A YOUNG WOMAN IS DISCOVERED hanged in a room in a decrepit hotel, and Gothenburg’s Chief Inspector Erik Winter must try to figure out what happened. As Winter looks around, he realizes that he was in the same hotel room many years earlier, when it was the last known location of a woman who subsequently disappeared and was never found. The two women seem to have nothing in common except for this hotel room, but Winter suspects that there may be other connections.
The young woman’s parents are bereft and unable to explain the puzzling contents of a note she left behind. Winter, however, senses that they are holding back some secret that might help him to find her murderer. As he pursues his hunch and digs into the old police report on the woman who disappeared—one of his first cases as a young detective—Winter becomes increasingly convinced that the two cases are somehow related. Room No. 10 is a first-rate thriller, suffused with the gray seaside beauty of Gothenburg and filled with the characters that Åke Edwardson’s readers have come to love: Winter, the veteran detective who veers between pessimism and optimism but never gives up; Bertil Ringmar, the methodical old-timer whose analytical mind keeps everyone focused; hotheaded Fredrik Halders, whose temper sometimes overwhelms his passion for justice; and Aneta Djanali, Halders’s girlfriend, an immigrant from Burkina Faso whose ability to talk to other women can open new leads. As compelling as they are dedicated, they are an unforgettable team determined to find a bizarre killer.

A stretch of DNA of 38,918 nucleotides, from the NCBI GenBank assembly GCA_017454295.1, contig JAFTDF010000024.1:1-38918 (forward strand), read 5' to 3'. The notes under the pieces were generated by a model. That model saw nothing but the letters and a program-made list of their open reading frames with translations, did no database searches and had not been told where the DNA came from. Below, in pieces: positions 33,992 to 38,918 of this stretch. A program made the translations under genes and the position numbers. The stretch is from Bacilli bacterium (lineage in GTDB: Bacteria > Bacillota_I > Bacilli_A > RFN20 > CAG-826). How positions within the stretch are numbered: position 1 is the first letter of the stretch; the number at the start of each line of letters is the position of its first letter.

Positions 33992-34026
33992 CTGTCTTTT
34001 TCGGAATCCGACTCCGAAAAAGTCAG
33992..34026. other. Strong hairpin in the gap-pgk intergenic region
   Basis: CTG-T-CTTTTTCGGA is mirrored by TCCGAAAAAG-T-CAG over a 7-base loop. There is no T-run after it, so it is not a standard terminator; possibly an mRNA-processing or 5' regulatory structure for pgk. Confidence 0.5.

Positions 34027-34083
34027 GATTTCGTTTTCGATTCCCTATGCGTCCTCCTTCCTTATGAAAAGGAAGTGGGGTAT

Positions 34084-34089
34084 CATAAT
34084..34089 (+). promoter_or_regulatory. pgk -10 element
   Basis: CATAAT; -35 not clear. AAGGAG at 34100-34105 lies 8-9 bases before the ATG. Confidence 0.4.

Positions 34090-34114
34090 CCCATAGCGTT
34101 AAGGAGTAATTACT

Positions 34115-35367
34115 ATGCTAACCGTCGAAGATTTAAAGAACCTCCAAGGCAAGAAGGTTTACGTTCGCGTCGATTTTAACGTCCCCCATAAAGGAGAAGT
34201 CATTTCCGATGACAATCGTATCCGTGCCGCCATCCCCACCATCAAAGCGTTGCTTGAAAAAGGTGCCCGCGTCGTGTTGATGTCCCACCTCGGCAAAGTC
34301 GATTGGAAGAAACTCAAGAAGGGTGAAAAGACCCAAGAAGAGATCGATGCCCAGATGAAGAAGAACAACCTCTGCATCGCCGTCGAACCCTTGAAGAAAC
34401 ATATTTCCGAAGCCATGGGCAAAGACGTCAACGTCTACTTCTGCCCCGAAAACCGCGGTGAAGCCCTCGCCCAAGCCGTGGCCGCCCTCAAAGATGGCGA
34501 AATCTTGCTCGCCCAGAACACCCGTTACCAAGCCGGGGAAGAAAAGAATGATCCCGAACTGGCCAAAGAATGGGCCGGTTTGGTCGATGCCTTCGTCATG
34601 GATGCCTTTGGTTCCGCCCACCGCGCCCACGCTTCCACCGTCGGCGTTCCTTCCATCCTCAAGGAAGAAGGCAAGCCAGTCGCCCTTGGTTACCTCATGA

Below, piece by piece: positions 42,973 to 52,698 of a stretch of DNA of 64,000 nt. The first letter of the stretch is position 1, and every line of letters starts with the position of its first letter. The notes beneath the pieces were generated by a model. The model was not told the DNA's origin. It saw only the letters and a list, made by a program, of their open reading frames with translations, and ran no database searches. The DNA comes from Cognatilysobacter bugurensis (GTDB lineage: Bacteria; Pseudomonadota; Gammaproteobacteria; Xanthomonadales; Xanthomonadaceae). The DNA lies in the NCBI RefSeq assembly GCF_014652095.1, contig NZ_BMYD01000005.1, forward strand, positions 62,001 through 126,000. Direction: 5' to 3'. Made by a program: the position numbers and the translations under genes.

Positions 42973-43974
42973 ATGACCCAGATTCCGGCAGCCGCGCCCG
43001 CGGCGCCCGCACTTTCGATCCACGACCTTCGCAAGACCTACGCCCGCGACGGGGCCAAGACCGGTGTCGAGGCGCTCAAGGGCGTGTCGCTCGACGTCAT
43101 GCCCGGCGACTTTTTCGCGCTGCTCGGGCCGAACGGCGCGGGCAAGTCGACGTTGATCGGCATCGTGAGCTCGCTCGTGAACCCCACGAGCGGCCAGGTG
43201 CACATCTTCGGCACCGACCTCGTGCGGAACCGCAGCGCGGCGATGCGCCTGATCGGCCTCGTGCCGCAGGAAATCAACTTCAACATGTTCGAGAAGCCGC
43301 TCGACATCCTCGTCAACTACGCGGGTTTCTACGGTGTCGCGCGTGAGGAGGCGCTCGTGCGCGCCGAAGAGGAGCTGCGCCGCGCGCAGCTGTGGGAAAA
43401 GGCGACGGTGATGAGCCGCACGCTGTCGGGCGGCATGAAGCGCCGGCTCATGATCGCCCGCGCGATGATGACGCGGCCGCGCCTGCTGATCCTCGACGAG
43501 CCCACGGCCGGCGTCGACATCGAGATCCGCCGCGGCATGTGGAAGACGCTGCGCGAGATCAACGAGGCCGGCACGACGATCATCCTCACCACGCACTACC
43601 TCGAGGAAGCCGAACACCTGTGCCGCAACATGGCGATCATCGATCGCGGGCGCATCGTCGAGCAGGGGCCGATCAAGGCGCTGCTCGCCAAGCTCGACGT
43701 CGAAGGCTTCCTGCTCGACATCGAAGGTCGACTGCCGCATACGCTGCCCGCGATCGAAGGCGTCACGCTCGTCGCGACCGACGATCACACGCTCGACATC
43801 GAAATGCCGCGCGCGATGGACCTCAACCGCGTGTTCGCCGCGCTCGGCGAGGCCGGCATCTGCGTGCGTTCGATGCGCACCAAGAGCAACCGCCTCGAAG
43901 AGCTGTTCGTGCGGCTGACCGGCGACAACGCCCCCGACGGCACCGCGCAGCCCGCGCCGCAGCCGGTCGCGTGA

Meticulous observation and persistent psychological analysis can find solutions that not even modern forensics can provide, as shown in Edwardson s intricate seventh novel featuring Chief Insp. Erik Winter (after 2012 s Sail of Stone). When the body of 29-year-old Paula Ney is discovered hanging in Room 10 of Gothenburg s sleazy Hotel Revy, an obvious murder victim, despite a mystifying suicide note, Winter recalls that 29-year-old Ellen B rge disappeared in a case involving the Hotel Revy 18 years earlier and never seen again. Painstaking police work, including endless interviews with Ney s oddly unemotional parents, alternate with Winter s recollections of the earlier case and the beginnings of his working relationship with Det. Insp. Fredrik Halders. The old and new investigations intertwine and merge in a fascinating fashion. This is a must-read for those who appreciate psychologically astute mysteries, though readers should be prepared for repetitive dialogue and relatively little action.